Unflinching. It starts right in naming abortion as the subject and makes no apologies. First person perspective, uncompromising objectivity. No maudlin sentimentalizing. No feigned feelings or intellectual rationalizing. The power is in the directness. Even as it uses the external crash as metaphor/analogy for the intimacy of the first-person narrative nothing is lost. In fact it gains power by avoiding the possibility of presenting the overly emotional fetus as sacrifice and instead finds a substitute that can be shown without sentimentalizing. And without telling the story. It shows us the pain and gore so that we tap into our emotional reserves without the moralizing overlay. It's brilliantly written, a great example for getting at an extremely difficult subject without beating the reader over the head. The poem is gracefully constructed to allow the reader to do that to him- or herself.(Report)Reply

    4 person liked.
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  • Geoffrey FafardGeoffrey Fafard (5/16/2017 3:11:00 AM)

    This poem makes me is a confronting image that breaks one's heart but it is powerfully put down on paper. In its strength I love it. in its depiction I fear it.What a brilliant write.(Report)Reply

    1 person liked.
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  • Susan WilliamsSusan Williams (5/16/2017 1:53:00 AM)

    With that topic, it had to be powerful. And it was.(Report)Reply

    Sylvia Frances ChanSylvia Frances Chan(11/25/2018 10:42:00 PM)

    Poems will become IMMORTAL, remember dear? This Poem IS already IMMORTAL NOW, during the poetess' s life and not after her death. Poems can be immortal while the poetess/poet is still alive. Yours and mine too BUT we must write Mrs. Olds regards, Sylvia FC

    Sylvia Frances ChanSylvia Frances Chan(11/25/2018 10:39:00 PM)

    It still IS, dear Susan. Thank you that I may write this down here. Sincerely, Sylvia Frances Chan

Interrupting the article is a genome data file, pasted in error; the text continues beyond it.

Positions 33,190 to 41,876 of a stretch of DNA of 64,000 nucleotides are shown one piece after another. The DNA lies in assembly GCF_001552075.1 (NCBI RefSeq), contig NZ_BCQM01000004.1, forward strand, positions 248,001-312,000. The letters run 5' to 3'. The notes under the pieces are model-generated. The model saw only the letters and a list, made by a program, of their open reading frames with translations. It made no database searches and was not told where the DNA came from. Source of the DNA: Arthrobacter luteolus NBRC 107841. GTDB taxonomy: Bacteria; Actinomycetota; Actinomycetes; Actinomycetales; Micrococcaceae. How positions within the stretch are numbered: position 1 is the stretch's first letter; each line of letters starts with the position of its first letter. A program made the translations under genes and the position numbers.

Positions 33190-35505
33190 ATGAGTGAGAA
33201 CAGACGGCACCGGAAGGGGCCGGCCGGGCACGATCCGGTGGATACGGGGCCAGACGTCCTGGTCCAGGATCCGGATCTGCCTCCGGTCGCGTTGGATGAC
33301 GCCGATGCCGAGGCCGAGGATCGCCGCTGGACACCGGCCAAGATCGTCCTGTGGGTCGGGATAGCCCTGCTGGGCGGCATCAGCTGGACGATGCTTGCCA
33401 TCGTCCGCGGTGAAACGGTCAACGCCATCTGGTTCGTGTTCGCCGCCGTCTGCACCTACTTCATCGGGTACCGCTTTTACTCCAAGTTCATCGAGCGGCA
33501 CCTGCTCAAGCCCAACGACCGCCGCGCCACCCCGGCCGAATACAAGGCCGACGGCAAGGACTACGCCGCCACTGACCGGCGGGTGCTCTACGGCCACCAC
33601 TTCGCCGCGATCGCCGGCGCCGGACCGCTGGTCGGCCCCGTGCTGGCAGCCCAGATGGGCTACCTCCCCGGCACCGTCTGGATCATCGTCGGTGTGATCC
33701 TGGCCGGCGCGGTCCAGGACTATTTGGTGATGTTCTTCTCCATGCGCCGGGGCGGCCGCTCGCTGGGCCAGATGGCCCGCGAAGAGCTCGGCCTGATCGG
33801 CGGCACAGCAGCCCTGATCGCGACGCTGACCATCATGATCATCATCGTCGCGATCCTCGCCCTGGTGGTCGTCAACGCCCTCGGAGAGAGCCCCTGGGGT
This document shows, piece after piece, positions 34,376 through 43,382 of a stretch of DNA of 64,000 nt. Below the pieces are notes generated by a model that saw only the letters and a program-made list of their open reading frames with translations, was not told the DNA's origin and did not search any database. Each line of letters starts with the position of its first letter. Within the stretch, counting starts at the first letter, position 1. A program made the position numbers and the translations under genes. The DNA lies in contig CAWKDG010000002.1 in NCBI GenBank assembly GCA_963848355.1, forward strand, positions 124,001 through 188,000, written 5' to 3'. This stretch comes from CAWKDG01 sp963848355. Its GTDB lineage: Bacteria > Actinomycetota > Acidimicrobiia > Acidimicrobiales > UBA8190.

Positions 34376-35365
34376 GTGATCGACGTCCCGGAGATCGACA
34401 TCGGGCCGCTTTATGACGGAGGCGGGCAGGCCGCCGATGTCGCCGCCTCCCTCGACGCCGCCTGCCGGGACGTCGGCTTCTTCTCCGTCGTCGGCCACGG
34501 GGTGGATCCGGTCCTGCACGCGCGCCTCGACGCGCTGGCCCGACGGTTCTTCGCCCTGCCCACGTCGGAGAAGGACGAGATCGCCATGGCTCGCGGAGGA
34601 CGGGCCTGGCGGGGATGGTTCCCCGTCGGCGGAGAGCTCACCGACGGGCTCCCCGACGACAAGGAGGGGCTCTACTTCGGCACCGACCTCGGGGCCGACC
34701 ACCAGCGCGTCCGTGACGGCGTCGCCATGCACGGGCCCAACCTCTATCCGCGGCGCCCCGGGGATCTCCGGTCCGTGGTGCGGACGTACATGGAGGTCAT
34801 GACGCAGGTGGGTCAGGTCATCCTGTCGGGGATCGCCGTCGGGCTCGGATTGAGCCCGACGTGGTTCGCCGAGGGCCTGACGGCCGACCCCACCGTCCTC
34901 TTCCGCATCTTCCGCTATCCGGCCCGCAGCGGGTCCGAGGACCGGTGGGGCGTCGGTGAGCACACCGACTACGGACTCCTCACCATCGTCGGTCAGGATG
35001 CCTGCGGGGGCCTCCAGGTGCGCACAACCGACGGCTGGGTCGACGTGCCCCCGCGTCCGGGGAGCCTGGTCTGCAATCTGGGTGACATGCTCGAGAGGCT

Jakarta born from The Netherlands.

    1 person liked.
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  • Bernard F. AsuncionBernard F. Asuncion (5/16/2017 1:14:00 AM)

    The next morning...... thanks for posting.....(Report)Reply

    1 person liked.
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  • Edward Kofi LouisEdward Kofi Louis (5/16/2017 12:27:00 AM)

    Until they shot the bound! ! Thanks for sharing this poem with us.(Report)Reply

    Lantz PierreLantz Pierre(5/16/2017 4:06:00 AM)

    Why do your comments so frequently exhibit such a rude indifference to the content of the poem and depth of feeling that the words convey? Do you even read the poems, or just pick out the first word or phrase that meets your eye? Seriously, I find your random interjections to be a rude assault on the art of poetry as a whole and to the efforts of individuals in particular.

    2 person liked.
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  • Colleen Courtney (5/15/2014 10:59:00 AM)

    Such an amazingly powerful write! So much vivid imagery.(Report)Reply

    3 person liked.
    1 person did not like.
  • V.e. Perkins (11/29/2013 5:38:00 PM)

    One wants only to escape from a poet who sees so far into one's life and into all its insufferable connections.
    I never thought before of abortion being such a terrifying metaphor, as in Shock and awe aborted the development of Iraq; after catastrophe, no recovery, and no rebirth.(Report)Reply

    3 person liked.
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  • Bill Grace (4/22/2006 11:21:00 PM)

    Poetry of such power it leaves me dizzy after only a second reading. Bill Grace(Report)Reply

    2 person liked.
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Read all 17 comments »

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Read poems about / on: together, time, life, birth, car, change

Poem Submitted: Monday, January 13, 2003